It’s National Palliative Care week and this week I am offering you a series of short videos (all are approx 5 mins or less) around Loved One’s Regrets and providing some suggestions and steps you can do to hopefully avoid having these experiences.
They are in no particular order and the next one is “I wish I’d known they were dying”.
This one is really tough. Knowing a loved one is on their end journey is a gift that not everyone receives, so it’s important to have awareness of the gift so that the things that need to be said and done can be said and done.
To avoid/reduce the chances of this regret, I first ask you to connect in with your intuition. Sometimes we may have a sense of what is happening but we can be frightened to ask the questions as we don’t want to know the answer. And then there will be the times when you hear a diagnosis and realise that it’s not actually a great surprise. That’s because there was something in you that had an awareness of what was going on. That’s why I am asking you to connect in with your intuition and see if you can get a sense of what may be happening.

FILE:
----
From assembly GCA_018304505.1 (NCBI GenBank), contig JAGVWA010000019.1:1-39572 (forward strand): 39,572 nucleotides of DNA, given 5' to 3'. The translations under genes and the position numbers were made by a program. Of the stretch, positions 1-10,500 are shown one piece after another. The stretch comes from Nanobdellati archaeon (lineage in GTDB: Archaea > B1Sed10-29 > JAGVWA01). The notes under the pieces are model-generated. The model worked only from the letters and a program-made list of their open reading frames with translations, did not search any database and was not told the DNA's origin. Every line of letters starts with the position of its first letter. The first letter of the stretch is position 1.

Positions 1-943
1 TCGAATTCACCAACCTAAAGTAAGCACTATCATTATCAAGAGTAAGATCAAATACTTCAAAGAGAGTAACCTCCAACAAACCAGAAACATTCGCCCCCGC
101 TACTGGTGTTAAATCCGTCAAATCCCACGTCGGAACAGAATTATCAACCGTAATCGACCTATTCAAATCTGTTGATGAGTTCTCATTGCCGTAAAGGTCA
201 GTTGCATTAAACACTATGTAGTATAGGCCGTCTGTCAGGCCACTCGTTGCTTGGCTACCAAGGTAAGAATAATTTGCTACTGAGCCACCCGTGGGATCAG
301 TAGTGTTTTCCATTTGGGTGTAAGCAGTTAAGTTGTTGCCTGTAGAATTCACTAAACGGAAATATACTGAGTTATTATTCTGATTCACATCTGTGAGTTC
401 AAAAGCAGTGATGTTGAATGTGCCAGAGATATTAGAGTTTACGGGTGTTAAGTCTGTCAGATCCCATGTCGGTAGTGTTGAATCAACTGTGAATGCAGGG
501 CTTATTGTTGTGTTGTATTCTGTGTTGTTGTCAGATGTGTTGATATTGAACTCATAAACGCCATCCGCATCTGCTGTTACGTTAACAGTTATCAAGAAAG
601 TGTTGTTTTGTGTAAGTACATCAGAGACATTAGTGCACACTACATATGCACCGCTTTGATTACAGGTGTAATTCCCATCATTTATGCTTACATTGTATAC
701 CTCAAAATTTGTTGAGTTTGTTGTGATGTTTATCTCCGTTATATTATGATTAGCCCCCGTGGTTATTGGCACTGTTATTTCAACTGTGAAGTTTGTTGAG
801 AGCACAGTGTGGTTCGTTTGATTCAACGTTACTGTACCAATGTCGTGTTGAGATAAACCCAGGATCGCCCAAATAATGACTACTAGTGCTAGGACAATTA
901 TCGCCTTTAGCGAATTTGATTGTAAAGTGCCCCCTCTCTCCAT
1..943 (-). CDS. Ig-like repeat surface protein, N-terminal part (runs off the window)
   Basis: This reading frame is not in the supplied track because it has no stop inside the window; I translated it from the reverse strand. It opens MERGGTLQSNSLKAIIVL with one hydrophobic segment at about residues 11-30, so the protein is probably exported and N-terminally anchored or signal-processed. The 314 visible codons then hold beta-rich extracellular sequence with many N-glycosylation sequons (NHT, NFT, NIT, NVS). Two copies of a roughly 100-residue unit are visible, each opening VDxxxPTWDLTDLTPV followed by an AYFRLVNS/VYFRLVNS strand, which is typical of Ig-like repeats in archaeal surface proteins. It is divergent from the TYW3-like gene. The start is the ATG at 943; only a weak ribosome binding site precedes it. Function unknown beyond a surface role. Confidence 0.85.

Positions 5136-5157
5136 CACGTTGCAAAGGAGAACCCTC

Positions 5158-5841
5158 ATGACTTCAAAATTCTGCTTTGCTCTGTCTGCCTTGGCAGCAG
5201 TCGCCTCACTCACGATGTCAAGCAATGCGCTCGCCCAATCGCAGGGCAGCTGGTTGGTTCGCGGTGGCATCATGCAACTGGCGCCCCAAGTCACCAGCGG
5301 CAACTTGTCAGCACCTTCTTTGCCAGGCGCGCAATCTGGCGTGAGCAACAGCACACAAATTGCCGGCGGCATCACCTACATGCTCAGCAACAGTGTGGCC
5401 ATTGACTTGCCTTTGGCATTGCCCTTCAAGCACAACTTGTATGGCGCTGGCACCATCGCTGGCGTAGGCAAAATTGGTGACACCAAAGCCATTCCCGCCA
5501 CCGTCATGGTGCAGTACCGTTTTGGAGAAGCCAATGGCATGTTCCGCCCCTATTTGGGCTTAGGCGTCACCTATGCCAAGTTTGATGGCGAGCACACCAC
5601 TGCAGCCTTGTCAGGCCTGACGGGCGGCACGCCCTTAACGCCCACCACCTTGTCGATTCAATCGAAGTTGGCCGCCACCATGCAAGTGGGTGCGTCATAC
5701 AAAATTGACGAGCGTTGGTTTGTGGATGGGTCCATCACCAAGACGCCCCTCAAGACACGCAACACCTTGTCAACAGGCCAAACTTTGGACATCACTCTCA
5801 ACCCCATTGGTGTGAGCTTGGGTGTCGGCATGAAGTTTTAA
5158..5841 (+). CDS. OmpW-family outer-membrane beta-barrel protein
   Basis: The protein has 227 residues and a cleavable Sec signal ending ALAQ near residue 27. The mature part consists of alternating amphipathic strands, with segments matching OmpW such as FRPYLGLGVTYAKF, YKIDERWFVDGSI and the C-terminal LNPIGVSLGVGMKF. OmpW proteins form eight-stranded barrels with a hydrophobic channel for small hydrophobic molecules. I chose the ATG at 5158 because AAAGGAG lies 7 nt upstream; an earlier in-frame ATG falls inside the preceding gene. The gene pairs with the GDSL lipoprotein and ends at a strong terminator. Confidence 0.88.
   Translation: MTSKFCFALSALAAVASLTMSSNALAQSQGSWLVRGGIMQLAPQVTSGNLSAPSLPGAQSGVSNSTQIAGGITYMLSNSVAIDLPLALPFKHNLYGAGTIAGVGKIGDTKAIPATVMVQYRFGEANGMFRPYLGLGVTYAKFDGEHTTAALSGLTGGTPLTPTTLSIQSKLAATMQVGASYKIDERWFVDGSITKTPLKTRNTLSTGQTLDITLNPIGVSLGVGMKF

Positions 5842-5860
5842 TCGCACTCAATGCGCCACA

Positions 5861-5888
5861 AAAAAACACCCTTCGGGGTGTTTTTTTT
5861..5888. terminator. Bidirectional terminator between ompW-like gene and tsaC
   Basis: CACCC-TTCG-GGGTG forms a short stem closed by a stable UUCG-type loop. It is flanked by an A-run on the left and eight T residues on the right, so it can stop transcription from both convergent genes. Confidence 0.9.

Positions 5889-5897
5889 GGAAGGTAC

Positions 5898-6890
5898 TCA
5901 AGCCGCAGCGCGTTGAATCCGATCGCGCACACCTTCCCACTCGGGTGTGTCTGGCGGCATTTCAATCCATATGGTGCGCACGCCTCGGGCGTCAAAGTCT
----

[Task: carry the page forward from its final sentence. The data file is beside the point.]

The nest step is to then ask the questions. These may be asked of your loved one or of medical personnel. Bear in mind that if you ask your loved one, they may choose not to tell you. While I totally advocate for the truth being shared as it makes so many things possible, at the end of the day, it is still up to them, the person potentially dying, to decide what they wish to share. It is their privacy.
Medical personnel aren’t always trained in how to have conversations of this nature, so it may just take you opening the door that then allows for a wealth of information to be shared that can make the journey easier.
So, connect in with your intuition and also ask the questions.
Peace & blessings, Sharon